Producer of the Academy Award-winning, “Monster,” starring Charlize Theron, Clark Peterson has produced and executive produced a wide variety of award-winning films, documentaries, and television movies. In addition to, “Decoding Annie Parker,” he recently produced Atom Egoyan’s, “Devil’s Knot,” starring Reese Witherspoon and Colin Firth (set for Fall 2013) release. He is also currently producing, “The Prophet” based on the book by Kahlil Gibran, starring Salma Hayek. His other recent films include the critically-acclaimed, “Rampart,” starring Woody Harrelson and directed by Oren Moverman, from a screenplay by James Ellroy

    Stewart W. Ross


    Mr. Ross is an international merchant banker who shares, with the other Decoding Annie Parker producers, a strong philanthropic focus upon public health and women’s cancers.

    Mr. Ross is an international merchant banker and Principal of Pinnacle Capital, a highly-regarded early-stage and specialty venture capital firm, and registered exempt market dealer, based in Toronto, Canada, with a successful fifteen-year track record of investing its own capital and advising on over $100 million in third-party funds. In 2010, he co-founded Dorado Media and Capital Ltd, an investment & asset manager for professionally produced filmed entertainment, including motion pictures and episodic television.

    Stuart currently serves as a director of several private companies within the entertainment, media and technology sectors.

    Adam Bernstein


    Adam Bernstein is a screenwriter. Born in London, he attended Vassar College, where he graduated with a degree in Film. He currently resides in Los Angeles with his girlfriend and his one-eyed dog. “Decoding Annie Parker,” is his first produced feature.

    Mike Moss


    A British trained physician, Mike moved to Canada many years ago and now resides in Vancouver. “Decoding Annie Parker” is his first produced feature. He is now finishing a book and pitching another script, based on the true story of the last Allied soldier killed in WWI.



“It’s Not Just Ann Parker’s Story,” says Director Steven Bernstein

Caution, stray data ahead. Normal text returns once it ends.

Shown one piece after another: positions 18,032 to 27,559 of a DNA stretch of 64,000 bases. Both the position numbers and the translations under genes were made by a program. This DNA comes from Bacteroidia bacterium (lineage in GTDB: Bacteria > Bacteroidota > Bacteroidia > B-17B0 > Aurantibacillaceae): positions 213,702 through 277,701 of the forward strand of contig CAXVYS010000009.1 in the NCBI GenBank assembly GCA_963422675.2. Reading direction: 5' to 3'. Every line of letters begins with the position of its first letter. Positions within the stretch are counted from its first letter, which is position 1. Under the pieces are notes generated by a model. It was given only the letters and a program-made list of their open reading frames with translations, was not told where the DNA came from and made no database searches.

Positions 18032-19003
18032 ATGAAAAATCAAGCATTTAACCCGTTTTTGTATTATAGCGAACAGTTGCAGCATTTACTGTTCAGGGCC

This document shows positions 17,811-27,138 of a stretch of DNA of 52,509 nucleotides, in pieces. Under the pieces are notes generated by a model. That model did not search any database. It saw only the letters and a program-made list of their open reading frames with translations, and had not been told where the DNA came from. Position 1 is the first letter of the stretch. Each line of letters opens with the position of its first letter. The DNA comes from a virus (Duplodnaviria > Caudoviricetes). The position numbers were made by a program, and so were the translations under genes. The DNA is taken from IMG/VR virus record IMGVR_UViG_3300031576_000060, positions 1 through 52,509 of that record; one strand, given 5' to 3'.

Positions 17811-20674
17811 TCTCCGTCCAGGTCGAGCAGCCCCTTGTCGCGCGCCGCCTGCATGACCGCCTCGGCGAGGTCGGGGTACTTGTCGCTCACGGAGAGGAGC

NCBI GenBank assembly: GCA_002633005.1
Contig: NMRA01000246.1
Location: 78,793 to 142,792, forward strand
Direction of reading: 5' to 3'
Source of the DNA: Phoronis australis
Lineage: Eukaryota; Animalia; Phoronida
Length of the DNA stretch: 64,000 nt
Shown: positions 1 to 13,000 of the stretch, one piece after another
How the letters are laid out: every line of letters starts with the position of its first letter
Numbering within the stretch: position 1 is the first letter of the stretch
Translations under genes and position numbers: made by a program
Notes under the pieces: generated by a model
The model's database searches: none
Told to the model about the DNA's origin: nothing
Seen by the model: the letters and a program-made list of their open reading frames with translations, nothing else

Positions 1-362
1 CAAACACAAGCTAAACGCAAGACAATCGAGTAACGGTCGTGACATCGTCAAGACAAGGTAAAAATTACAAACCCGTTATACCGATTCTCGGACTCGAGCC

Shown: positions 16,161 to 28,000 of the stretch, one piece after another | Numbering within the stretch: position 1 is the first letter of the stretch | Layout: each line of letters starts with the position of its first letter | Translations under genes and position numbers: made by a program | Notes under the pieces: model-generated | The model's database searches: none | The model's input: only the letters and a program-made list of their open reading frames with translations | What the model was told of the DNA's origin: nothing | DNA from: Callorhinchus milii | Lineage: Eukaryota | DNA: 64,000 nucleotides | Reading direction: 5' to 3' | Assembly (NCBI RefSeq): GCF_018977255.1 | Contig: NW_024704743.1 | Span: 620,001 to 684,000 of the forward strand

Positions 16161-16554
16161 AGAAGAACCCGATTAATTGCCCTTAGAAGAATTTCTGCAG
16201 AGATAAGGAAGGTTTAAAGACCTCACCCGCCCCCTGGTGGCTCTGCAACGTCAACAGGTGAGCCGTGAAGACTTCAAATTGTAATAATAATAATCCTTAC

On November 6, 2013 By Apryll Aileen
Sheila Stroup on Director Steven Bernstein, “As he traveled around the country, talking to survivors and struggling to raise money to complete the project, he realized it wasn’t just Ann Parker’s story he wanted to tell. He wanted to tell the stories of the countless families whose lives had been torn apart by breast cancer.” [...]


Director Steven Bernstein To Receive Hamptons International Film Festival Alfred P. Sloan Feature Film Prize
On October 5, 2013 By Apryll Aileen
The Hamptons International Film Festival (HIFF) and The Sloan Foundation will award director Steven Bernstein with the $25,000 Alfred P. Sloan Feature Film Prize for his film “Decoding Annie Parker,” starringHelen Hunt, Samantha Morton, and Aaron Paul. Based on a true story, the film follows the journey of Annie Parker (Morton) who learns she has breast cancer, the disease which she lost her mother and [...]


Screen Gems and Stars Aplenty at Hamptons International Film Festival
On October 5, 2013 By Apryll Aileen
If the Academy Awards were a horse race, the Hamptons International Film Festival, taking place for the 21st time from Oct. 10 to 14, would be quite the handicapper. “Four of the last five years now, we’ve screened the film that would eventually go on to win best picture,” said David Nugent, the festival’s artistic director. [...]


On September 25, 2013 By Apryll Aileen